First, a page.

East Village Noise Musicians Go West, But First: Two Weeks on Avenue C

stoneRay Lemoine The Stone

When Hospital Productions closed its record store on East Third Street in December, the East Village’s avant-garde, noise, and experimental music scene continued to shrink (remember the days when Downtown Music Gallery was located on the Bowery? or when the Knitting Factory was on Houston Street?). As it turns out, Hospital’s founder, Dominick Fernow, is headed west, but he’s making a slight return this month, as curator of a two-week series of performances at The Stone on Avenue C.

Mr. Fernow, who will continue to run Hospital Records as a music label specializing in progressive noise, ambient, and metal music, told The Local that he closed his five-year-old record shop because he and Wesley Eisold, his bandmate in Cold Cave, were moving to Hollywood. Becka Diamond, an “it” girl who DJs at Cold Cave shows, also headed west. Despite regular gigs spinning outré music at venues like The Standard’s rooftop club, she left town – for no real reason, she said, save boredom with New York.

“It’s the same scene,” she said. “We just live out here now.”

GibbyryanCourtesy Dais Records Left to right: Gibby Miller and Ryan Martin

The Cold Cave crew isn’t the first of its ilk to gravitate toward the West Coast. Gibby Miller, the co-founder of Dais Records, lived above Lit when the Second Avenue bar first opened in 2002. As the rock club’s house D.J. and a roommate of its owner, Erik Foss, he was the embodiment of the neck-tattooed post-punk Brit-Mod scenester. Back then, Mr. Miller also DJed at Openair, a since-closed, then-futuristic lounge on St. Marks Place. There, minimalist techno was being defined by artists like Magda, Richie Hawtin, Plexus, and Troy Pierce, some of whom later went on to Euro stardom.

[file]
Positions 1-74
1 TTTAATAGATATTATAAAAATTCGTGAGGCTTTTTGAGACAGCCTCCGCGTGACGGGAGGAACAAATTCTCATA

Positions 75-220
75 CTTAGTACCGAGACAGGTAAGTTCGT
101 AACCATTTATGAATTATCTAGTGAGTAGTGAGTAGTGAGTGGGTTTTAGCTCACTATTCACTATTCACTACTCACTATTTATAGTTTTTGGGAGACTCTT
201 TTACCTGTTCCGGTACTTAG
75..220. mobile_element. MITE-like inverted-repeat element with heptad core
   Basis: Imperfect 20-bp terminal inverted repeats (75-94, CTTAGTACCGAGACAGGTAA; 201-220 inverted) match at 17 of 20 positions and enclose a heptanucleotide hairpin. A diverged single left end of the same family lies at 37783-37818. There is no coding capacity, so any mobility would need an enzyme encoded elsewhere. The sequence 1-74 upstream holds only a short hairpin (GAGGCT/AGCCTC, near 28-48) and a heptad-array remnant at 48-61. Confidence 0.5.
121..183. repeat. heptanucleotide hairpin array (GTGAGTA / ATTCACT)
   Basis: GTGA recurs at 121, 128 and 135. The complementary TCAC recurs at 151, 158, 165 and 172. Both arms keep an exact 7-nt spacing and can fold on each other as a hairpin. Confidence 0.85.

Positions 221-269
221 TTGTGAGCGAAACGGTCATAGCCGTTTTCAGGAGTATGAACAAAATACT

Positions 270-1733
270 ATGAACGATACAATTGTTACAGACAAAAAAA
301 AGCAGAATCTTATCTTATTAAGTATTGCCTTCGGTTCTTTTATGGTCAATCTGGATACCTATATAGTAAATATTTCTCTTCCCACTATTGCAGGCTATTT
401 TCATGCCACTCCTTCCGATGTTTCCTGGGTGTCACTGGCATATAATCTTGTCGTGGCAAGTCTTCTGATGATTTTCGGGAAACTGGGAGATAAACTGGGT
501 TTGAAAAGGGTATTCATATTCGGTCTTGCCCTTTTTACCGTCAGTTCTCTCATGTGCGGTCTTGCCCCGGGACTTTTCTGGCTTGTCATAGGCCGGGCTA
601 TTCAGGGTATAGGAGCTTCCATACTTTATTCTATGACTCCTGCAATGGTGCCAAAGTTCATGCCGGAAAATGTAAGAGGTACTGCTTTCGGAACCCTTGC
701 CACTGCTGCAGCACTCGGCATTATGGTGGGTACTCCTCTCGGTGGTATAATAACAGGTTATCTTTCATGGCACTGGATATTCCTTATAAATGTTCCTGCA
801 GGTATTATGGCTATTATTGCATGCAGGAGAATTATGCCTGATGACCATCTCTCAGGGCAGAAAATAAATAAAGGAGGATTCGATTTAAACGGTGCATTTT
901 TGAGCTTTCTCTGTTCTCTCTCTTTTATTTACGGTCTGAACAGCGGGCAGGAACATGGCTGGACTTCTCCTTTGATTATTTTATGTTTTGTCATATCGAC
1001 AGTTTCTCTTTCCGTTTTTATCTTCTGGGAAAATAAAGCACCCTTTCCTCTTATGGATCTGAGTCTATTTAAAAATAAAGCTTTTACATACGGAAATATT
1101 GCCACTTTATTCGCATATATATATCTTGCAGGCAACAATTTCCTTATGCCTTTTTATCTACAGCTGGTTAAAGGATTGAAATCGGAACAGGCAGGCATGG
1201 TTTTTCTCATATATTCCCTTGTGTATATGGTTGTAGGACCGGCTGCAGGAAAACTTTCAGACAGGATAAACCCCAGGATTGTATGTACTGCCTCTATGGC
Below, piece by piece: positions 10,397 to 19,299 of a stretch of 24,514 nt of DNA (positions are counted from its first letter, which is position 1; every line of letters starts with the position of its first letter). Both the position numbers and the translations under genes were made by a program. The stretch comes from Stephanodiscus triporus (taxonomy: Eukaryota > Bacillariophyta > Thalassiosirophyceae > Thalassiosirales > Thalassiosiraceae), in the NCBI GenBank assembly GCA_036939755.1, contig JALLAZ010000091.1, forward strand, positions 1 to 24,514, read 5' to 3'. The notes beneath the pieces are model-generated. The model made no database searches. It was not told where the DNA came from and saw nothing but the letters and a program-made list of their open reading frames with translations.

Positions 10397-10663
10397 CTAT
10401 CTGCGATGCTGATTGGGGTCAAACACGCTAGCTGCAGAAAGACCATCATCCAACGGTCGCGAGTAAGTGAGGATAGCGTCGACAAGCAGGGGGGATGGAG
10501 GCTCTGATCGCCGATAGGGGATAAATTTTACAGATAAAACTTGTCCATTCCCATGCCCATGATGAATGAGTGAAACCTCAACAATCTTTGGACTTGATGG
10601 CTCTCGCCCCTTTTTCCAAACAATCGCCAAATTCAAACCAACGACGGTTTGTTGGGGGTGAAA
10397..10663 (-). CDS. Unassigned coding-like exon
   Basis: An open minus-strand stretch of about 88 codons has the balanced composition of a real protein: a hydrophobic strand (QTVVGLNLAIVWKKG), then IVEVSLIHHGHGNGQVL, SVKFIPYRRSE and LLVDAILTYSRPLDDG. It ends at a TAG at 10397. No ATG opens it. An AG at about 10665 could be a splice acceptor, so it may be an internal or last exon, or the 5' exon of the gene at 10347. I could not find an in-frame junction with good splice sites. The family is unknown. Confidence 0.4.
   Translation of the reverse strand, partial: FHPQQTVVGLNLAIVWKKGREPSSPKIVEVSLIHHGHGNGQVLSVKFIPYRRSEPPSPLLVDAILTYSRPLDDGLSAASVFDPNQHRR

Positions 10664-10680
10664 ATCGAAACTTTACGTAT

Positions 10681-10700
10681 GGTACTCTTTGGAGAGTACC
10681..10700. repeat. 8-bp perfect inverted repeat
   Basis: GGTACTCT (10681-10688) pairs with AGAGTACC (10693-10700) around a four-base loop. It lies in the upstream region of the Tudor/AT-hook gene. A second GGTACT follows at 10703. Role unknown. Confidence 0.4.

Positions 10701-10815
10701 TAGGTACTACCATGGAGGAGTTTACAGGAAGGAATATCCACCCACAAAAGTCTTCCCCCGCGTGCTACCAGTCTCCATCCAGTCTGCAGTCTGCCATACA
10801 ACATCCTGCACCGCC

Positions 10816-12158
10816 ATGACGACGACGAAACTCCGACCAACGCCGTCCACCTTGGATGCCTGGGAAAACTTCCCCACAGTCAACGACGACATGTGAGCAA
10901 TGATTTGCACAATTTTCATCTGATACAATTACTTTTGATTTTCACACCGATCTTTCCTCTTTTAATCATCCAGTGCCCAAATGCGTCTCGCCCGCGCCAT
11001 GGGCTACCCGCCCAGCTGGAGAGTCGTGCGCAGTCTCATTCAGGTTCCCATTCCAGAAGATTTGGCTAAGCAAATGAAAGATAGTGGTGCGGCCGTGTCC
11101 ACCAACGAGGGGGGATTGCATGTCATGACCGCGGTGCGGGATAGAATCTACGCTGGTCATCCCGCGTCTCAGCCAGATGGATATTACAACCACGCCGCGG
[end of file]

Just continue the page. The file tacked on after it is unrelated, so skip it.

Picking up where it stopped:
Mr. Miller left for Los Angeles in 2004 and started Dais in 2007. With artists like Iceage and Psychic TV in its catalog, the label shares an edgy, free-form sensibility with Hospital Productions. But Dais isn’t exactly proof that L.A. is the new cradle of the avant garde. The label also keeps roots in New York City: its co-founder Ryan Martin still lives here (in Greenpoint), as do some of its artists. Dais recently released an album by Mr. Fernow’s other band, Prurient, as well as a solo album by local author and musician Anthony Pappalardo.

anthonyJonathan Hokklo Anthony Pappalardo

Mr. Pappalardo said that his “Bells of Spring” E.P., released under the name Italian Horn, took form in the East Village. “I started recording while living on East 14th Street,” he said, going on to explain, “I work better with limitations, and in a smaller place, with weird acoustics. I just took classic song structures and added layers.”

Jim Siegal, the former manager of Hospital’s record shop, said, “New York is still the most vital place for experimental music.”

While Mr. Fernow tours with Cold Cave, Mr. Siegel will oversee a series of 24 sets at The Stone, a genre-defying venue that itself is proof of the scene’s vitality here. He said the series, which starts tonight, will feature “the best music from the label and extended family,” from the power electronics of FFH, to the multimedia experimentation of Yellow Tears, to the ghostly ambient music of Lussuria. The full lineup can be found here.

“The East Village still is the hub for avant music – noise, techno, ambient, indie,” said Greg Brier, a veteran nightclub operator. “L.A. will never take over. You’ll see this stuff moving to places like Gowanus, Bushwick, and even Rockaway, but it’s New York music that moved to L.A., not the other way around.”

And, after all, we still have Philip Glass.